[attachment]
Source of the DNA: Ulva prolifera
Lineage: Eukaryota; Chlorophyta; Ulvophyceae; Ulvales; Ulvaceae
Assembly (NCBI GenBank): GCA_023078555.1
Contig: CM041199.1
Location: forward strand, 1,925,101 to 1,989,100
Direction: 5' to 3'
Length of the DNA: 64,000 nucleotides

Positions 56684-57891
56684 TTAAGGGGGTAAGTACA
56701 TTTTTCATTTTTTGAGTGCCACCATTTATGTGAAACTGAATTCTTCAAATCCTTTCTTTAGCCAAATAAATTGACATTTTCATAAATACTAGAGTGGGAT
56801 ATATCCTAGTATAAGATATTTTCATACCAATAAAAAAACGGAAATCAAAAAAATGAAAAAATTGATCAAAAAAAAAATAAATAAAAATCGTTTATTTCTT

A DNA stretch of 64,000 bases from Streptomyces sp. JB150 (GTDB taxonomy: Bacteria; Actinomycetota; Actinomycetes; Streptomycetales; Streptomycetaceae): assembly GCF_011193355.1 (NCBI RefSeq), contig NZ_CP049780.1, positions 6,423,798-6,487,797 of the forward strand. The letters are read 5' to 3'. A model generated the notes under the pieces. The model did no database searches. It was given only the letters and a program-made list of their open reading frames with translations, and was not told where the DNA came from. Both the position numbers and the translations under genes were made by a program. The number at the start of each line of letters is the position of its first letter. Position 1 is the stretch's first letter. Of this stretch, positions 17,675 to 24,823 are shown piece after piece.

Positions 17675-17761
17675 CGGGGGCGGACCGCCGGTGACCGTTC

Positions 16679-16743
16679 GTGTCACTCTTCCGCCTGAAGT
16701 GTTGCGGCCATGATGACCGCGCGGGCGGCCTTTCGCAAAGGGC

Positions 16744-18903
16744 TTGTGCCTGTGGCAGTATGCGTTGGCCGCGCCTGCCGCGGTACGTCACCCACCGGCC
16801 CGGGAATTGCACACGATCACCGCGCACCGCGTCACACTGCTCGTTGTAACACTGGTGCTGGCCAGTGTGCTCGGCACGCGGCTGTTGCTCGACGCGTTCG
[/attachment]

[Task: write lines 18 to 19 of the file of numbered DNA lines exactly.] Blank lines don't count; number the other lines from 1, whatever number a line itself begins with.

Positions 16744-18903
16744 TTGTGCCTGTGGCAGTATGCGTTGGCCGCGCCTGCCGCGGTACGTCACCCACCGGCC